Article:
7. ^ Murchison, R.I.; de Verneuil, E.; von Keyserling, A. (1842). On the Geological Structure of the Central and Southern Regions of Russia in Europe, and of the Ural Mountains. London: Richard and John E. Taylor. p. 14. Permian System. (Zechstein of Germany — Magnesian limestone of England)—Some introductory remarks explain why the authors have ventured to use a new name in reference to a group of rocks which, as a whole, they consider to be on the parallel of the Zechstein of Germany and the magnesian limestone of England. They do so, not merely because a portion of deposits has long been known by the name "grits of Perm", but because, being enormously developed in the governments of Perm and Orenburg, they there assume a great variety of lithological features ...
  8. ^ Murchison, R.I.; de Verneuil, E.; von Keyserling, A. (1845). Geology of Russia in Europe and the Ural Mountains. Vol. 1: Geology. London: John Murray. pp. 138–139. ...Convincing ourselves in the field, that these strata were so distinguished as to constitute a system, connected with the carboniferous rocks on the one hand, and independent of the Trias on the other, we ventured to designate them by a geographical term, derived from the ancient kingdom of Permia, within and around whose precincts the necessary evidences had been obtained. ... For these reasons, then, we were led to abandon both the German and British nomenclature, and to prefer a geographical name, taken from the region in which the beds are loaded with fossils of an independent and intermediary character; and where the order of superposition is clear, the lower strata of the group being seen to rest upon the Carboniferous rocks.
  9. ^ Verneuil, E. (1842). "Correspondance et communications". Bulletin de la Société Géologique de France. 13: 11–14. pp. 12–13: Le nom de Système Permien, nom dérivé de l'ancien royaume de Permie, aujourd'hui gouvernement de Perm, donc ce dépôt occupe une large part, semblerait assez lui convener ... [The name of the Permian System, a name derived from the ancient kingdom of Permia, today the Government of Perm, of which this deposit occupies a large part, would seem to suit it well enough ...]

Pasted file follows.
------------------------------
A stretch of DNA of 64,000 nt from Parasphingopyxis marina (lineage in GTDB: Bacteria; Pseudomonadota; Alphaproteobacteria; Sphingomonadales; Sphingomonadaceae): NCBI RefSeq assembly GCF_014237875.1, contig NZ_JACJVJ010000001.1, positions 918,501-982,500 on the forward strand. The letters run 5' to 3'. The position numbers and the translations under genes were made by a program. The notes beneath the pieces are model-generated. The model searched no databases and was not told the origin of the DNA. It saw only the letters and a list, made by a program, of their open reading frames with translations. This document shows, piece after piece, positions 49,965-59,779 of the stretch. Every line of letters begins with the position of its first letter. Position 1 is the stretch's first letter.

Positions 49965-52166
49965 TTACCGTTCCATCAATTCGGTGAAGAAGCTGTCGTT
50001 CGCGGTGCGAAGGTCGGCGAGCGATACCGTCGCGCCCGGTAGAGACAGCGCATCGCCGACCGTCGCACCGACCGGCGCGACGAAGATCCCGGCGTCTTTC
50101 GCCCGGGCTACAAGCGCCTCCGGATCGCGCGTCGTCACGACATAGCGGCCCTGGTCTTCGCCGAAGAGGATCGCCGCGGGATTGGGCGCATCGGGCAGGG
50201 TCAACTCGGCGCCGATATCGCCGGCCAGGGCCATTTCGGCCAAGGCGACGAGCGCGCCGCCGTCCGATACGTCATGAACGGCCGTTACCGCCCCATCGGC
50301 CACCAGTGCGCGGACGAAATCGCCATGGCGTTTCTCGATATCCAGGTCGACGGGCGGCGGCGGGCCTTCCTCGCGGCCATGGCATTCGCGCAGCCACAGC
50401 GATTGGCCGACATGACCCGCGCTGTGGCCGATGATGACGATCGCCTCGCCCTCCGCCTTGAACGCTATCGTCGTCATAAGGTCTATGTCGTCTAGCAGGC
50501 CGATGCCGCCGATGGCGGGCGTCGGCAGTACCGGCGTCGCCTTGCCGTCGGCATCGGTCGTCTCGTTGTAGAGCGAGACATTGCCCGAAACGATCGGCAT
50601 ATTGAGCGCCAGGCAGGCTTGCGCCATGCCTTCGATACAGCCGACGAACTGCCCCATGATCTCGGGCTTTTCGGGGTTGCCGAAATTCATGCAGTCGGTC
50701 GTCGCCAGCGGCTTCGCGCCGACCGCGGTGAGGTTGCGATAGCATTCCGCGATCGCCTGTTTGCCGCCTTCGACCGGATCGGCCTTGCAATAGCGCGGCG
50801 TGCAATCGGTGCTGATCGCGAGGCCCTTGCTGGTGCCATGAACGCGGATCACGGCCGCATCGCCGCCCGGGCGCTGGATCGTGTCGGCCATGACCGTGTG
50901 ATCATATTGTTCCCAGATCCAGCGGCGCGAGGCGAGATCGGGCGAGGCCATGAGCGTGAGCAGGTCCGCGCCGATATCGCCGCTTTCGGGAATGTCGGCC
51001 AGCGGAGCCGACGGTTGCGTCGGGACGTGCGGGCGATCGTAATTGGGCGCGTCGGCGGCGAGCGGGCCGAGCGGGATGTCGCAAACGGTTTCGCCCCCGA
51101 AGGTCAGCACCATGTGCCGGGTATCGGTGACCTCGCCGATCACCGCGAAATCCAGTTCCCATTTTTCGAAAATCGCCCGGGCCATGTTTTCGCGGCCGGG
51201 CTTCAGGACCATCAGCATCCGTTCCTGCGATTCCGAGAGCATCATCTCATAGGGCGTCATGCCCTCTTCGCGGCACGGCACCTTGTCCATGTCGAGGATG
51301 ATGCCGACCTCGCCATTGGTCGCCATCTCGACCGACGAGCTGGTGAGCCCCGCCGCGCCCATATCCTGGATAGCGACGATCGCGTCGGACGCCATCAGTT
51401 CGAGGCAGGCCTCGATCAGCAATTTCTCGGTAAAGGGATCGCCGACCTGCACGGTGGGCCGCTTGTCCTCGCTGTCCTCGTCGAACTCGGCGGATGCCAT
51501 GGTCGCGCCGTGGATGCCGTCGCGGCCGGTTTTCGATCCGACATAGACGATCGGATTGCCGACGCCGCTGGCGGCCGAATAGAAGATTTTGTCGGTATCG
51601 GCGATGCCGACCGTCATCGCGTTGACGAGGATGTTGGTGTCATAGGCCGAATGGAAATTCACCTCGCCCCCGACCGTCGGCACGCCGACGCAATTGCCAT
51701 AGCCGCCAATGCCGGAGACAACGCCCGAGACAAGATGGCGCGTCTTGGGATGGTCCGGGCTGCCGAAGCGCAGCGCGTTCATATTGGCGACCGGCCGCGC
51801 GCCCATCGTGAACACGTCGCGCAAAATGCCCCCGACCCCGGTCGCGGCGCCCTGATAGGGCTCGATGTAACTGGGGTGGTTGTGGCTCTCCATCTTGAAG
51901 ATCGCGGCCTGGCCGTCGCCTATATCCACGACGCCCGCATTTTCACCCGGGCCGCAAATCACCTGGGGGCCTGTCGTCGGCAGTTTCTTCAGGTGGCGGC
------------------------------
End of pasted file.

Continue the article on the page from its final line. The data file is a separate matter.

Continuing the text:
10. ^ Sahney, S., Benton, M.J. & Falcon-Lang, H.J. (2010). "Rainforest collapse triggered Pennsylvanian tetrapod diversification in Euramerica". Geology. 38 (12): 1079–1082. Bibcode:2010Geo....38.1079S. doi:10.1130/G31182.1. S2CID 128642769.{{cite journal}}: CS1 maint: multiple names: authors list (link)
  11. ^ Didier, Gilles; Laurin, Michel (9 December 2021). "Distributions of extinction times from fossil ages and tree topologies: the example of mid-Permian synapsid extinctions". PeerJ. 9: e12577. doi:10.7717/peerj.12577. PMC 8667717. PMID 34966586.
  12. ^ Lucas, S.G. (July 2017). "Permian tetrapod extinction events". Earth-Science Reviews. 170: 31–60. Bibcode:2017ESRv..170...31L. doi:10.1016/j.earscirev.2017.04.008.
  13. ^ Day, Michael O.; Ramezani, Jahandar; Bowring, Samuel A.; Sadler, Peter M.; Erwin, Douglas H.; Abdala, Fernando; Rubidge, Bruce S. (22 July 2015). "When and how did the terrestrial mid-Permian mass extinction occur? Evidence from the tetrapod record of the Karoo Basin, South Africa". Proceedings of the Royal Society B: Biological Sciences. 282 (1811): 20150834. doi:10.1098/rspb.2015.0834. PMC 4528552. PMID 26156768.
  14. ^ "GeoKansas--Geotopics--Mass Extinctions". ku.edu. Archived from the original on 2012-09-20. Retrieved 2009-11-05.
  15. ^ Sahney, S.; Benton, M. J. (2008). "Recovery from the most profound mass extinction of all time". Proceedings of the Royal Society B: Biological Sciences. 275 (1636): 759–65. doi:10.1098/rspb.2007.1370. PMC 2596898. PMID 18198148.